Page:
The Question R. K. Nary, the writer, the author, the narrator (third person narration): Writes, describes, says, conveys, invokes, depicts, connotes, tells us, and communicates. We/us/ the reader: Senses, feels, understands, knows, invites feelings of… Themes of clashing cultures and tradition.
From Mini, the protagonist’s perspective, the American is a ‘red-faced man’, a ‘foreigner and ‘the stranger. Nary depicts a tourist/business man who is culturally misplaced. Humor through misunderstanding used by the writer in the dialogue entertains the reader. From the comfortable perspective of the ‘red-faced American’ the statue is a trophy he must have. Arrogance, expecting Mini to know English. Why did he not speak Tamil? From Minim’s humble world of struggle and poverty, this would never make sense. Language techniques used in the dialogue to enhance humor: incaution, hyperbole or technical language of business?
The ‘red-faced American’ ‘foreigner’, ‘red-faced’ ‘American’ ‘stranger’ ‘particularly memorable’ What do I remember first when recall this story? Cultural misunderstanding and the language barrier. Economic situation: Rich country/poor country Business, profit, comfort verses an existence of eking out a daily living for survival. Humor: the ‘value’ of the statue. The ‘American’ views the statue as a commodity to be bought, and taken away, to bring him status at home. Mini sees a fixed structure that reflects stories, traditions and religion. He assumes the ‘foreigner’ wants to buy the goats.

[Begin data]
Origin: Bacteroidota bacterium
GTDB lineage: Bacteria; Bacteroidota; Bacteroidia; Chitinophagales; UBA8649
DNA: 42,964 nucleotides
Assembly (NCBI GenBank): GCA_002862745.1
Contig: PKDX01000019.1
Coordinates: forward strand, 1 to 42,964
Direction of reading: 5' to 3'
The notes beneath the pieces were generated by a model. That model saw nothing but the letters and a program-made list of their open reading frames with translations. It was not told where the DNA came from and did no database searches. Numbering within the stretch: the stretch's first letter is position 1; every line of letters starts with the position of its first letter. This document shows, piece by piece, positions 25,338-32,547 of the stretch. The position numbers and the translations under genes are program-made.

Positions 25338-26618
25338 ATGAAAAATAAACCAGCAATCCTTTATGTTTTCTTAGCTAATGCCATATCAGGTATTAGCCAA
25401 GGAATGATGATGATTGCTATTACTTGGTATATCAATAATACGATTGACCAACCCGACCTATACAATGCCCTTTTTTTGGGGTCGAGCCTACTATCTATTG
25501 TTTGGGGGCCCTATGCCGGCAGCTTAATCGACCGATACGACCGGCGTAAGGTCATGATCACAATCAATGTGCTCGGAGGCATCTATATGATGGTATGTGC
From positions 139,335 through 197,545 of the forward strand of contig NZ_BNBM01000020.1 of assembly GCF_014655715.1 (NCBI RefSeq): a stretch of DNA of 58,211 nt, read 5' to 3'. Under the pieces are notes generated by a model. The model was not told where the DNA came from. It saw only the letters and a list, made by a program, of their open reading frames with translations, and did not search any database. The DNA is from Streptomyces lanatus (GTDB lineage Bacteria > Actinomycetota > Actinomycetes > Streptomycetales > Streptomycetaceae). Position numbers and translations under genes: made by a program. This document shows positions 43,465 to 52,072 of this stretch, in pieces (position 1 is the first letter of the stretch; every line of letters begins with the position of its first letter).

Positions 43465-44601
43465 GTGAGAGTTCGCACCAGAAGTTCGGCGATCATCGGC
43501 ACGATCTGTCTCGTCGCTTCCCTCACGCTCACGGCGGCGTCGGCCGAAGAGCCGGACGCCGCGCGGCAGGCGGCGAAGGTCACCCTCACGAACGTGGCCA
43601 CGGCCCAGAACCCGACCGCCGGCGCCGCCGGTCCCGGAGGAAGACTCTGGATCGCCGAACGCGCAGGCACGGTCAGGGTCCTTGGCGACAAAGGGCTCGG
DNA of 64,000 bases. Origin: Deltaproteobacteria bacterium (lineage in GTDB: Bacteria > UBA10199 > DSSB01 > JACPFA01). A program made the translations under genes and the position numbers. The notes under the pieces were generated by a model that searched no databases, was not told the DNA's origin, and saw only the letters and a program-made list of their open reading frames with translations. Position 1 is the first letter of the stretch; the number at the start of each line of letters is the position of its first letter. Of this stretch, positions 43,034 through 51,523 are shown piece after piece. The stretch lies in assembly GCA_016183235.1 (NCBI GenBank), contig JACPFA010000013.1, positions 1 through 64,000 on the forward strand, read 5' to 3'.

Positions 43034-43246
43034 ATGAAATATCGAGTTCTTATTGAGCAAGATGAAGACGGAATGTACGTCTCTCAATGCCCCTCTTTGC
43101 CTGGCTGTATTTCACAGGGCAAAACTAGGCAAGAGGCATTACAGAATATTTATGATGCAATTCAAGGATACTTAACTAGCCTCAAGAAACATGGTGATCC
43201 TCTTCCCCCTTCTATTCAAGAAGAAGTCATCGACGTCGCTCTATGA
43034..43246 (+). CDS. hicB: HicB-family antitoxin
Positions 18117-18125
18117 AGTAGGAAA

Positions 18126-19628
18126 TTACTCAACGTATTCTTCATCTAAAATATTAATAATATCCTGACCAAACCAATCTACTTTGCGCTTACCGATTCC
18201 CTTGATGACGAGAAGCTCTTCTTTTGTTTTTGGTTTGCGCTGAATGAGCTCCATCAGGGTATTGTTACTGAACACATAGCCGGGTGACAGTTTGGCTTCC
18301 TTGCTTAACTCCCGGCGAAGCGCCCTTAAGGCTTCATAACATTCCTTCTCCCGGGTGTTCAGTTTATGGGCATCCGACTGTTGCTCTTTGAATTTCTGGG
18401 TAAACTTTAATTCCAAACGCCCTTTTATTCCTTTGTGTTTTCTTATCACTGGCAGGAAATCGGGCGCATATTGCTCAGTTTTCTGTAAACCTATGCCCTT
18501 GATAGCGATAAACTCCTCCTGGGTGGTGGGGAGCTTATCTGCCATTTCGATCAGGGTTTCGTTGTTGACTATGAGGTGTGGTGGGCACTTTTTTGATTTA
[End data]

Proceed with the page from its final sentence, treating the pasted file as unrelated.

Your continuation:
The red-faced man’s appearance in ‘A Horse and Two Goats’ is made memorable through R. K. Marina’s use of the themes of culture and tradition. Writing from the perspective of the protagonist, Mini, Nary introduces the reader to a ‘foreigner who arrives in Minim’s tiny Indian Village of ‘Guitar’ in a yellow vehicle that ‘sputtered and stopped in front of him’ – a sight which would have been a novelty to Mini before the advent of the nearby work project. Nary uses first person narration to introduce the reader to Minim’s mall village with its ‘grandiose’ name of Guitar which means ‘coronet’ or ‘crown’ in the Tamil language.
We get a further sense of this grandeur with descriptions of ‘gorgeous carvings of gods and gargoyles’ on one ‘Big House’ among thirty smaller ones. The status of Minim’s wife is clear. She remains unnamed throughout the story and her role is to keep them both alive by daily seeking food so that they might merely eat. Her task is a caring one and is particularly important to Mini, who the writer describes as ‘older and needing attention simply to be ‘kept alive’. The red-faced foreigner comes into Minim’s life when his sole possessions are two ‘gawky goats’. He had once proudly owned ‘fleecy sheep’.
Minim’s drop in social status is conveyed succinctly as the narrator tells us that Mini longs for someone to ‘rid him’ of these ‘scraggy creatures’. With this thought Nary is foreshadowing events that follow. Importantly, at the same moment, Mini stands at the foot of the town’s ornate statue of a horse named ‘Kali’ depicted with a man beneath its front hoof. This statue holds religious significance – about good and bad behavior in the face of disaster – to Mini and the people of Guitar. At this moment, the ‘red-faced foreigner’ jovially greets our protagonist.